Desks

 

Imagining ‘an author’ means first of all imagining them as a body, and then in a landscape, and then ‘at home’. It also entails imagining the origin and act of writing. This has resulted in the fetishization of writers’ desks. This is inflected very variously in relation to different authors. I’ve chosen to feature four desks which describe the nature and importance of writing in four ways.

 

Jane Austen’s writing-table, Chawton Cottage

This table is reputed to be that on which Jane Austen wrote Pride and Prejudice. It is a lady-like parlour table, rather than a business-like desk. Note that it is marked as a writing-desk for an imaginative writer not just by the quill but by emptiness.

Its long-standing fame makes a statement about Austen as an author – describing her as amateur rather than professional, provincial rather than cosmopolitan, writing from personal domestic reality rather than from within a library. The sense of it as an ordinary domestic piece is amplified by the story that has ever since the second half of the nineteenth century gone along with it; that Austen would hide her writing whenever anyone came into the room, warned by the door which she refused to have oiled so that it would creak and warn her that someone was coming. If you are wondering how she could have hid any writing on such a table, the answer is that she would have had a fold-up writing-desk, nowadays on display in the British Library.

Also on Chawton Cottage see http://www.open.ac.uk/blogs/literarytourist/?p=179

Charlotte Brontë’s writing desk, Haworth Parsonage.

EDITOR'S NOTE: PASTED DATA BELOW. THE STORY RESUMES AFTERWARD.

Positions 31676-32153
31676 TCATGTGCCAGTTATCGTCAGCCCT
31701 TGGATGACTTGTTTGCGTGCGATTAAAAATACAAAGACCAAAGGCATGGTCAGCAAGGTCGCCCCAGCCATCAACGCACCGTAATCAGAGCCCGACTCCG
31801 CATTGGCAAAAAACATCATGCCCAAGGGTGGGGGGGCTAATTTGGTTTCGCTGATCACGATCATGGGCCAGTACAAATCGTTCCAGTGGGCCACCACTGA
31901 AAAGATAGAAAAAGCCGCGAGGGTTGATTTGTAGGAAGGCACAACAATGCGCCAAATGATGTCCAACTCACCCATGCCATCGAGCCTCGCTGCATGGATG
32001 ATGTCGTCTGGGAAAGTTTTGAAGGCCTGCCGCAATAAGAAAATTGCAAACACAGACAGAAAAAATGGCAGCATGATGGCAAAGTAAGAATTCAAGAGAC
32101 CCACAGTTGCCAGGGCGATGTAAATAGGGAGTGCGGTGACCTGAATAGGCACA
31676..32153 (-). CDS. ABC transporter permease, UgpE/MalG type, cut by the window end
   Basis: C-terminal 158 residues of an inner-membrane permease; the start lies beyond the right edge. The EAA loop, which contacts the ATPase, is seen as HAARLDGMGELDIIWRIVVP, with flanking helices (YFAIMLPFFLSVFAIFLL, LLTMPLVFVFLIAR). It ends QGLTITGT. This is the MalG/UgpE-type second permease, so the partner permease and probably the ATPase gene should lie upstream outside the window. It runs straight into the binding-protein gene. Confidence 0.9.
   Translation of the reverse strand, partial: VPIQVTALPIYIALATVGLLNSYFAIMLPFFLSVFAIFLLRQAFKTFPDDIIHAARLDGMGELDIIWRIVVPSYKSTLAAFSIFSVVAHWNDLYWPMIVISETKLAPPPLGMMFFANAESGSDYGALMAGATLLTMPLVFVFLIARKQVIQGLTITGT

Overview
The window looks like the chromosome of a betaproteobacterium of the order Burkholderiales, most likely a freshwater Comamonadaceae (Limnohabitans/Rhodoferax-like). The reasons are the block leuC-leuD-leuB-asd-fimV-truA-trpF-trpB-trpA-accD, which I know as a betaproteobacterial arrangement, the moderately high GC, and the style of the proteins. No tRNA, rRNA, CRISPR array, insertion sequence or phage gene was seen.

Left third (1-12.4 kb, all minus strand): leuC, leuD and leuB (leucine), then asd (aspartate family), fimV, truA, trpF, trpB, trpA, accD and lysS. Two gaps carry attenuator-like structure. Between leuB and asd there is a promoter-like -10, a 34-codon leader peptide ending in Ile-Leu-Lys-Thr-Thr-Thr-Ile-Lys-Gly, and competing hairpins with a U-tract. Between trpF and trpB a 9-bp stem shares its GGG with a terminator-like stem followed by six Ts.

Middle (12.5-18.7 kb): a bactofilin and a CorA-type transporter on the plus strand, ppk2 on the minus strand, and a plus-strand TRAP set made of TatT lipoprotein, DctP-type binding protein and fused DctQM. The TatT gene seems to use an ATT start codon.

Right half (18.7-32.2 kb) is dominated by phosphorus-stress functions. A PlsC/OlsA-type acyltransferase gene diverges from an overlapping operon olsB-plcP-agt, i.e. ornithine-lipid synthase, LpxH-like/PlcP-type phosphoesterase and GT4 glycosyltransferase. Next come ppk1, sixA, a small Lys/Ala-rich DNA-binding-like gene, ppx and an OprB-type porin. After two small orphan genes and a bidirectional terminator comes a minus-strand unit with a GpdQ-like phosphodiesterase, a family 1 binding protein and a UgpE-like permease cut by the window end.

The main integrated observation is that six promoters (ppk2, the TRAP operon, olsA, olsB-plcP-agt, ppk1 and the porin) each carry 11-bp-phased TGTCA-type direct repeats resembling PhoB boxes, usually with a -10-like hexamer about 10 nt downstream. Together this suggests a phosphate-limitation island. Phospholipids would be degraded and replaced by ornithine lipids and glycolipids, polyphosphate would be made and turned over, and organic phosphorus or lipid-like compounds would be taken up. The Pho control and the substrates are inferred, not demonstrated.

This is Bronte’s portable writing ‘desk’ and, like Austen’s writing-table, again speaks of the woman writer as writing at the edges of professionalised literary culture. Staged here as a letter-writing aid rather than a novelist’s desk, it asserts privacy, secrecy, the personal, and the lack of ‘a room of one’s own’.

Also on Charlotte Bronte and Haworth see http://www.open.ac.uk/blogs/literarytourist/?p=136 and http://www.open.ac.uk/blogs/literarytourist/?p=195

Victor Hugo’s Desk, Paris

This piece of furniture, known as ‘The Table of the Four Inkwells’, is a peculiar instance of the fetishization of the writer’s desk. It’s a pushy object, specially commissioned as a fund-raiser. It celebrates four major 19-century French writers (Victor Hugo, George Sand, Alphonse de Lamartine and Alexandre Dumas), displaying their autographs and their pens/inkwells. Despite this, it proved a white elephant and unsaleable, conjecturally because it was in fact nobody’s desk – that is to say, it had not grounded and witnessed the act of writing particular literary text.

Burns’ Desk, Alloway

By contrast, this desk was really used by Burns, and it is shown in the entrance exhibition at Alloway. It is displayed as though it were being carried away on the winds of poetic inspiration and as though it were an extension of the plough driving across a field. It tackles a critical problem in imagining Burns at a desk. His mythos is not as a pen-pusher but as a  poet at the plough, singing at his work, turning up the field-mouse’s nest in ‘To a Mouse’ (see my previous post on the Burns’ mausoleum  http://www.open.ac.uk/blogs/literarytourist/?p=124).

WEE, sleekit, cow’rin, tim’rous beastie,
O, what a panic’s in thy breastie!
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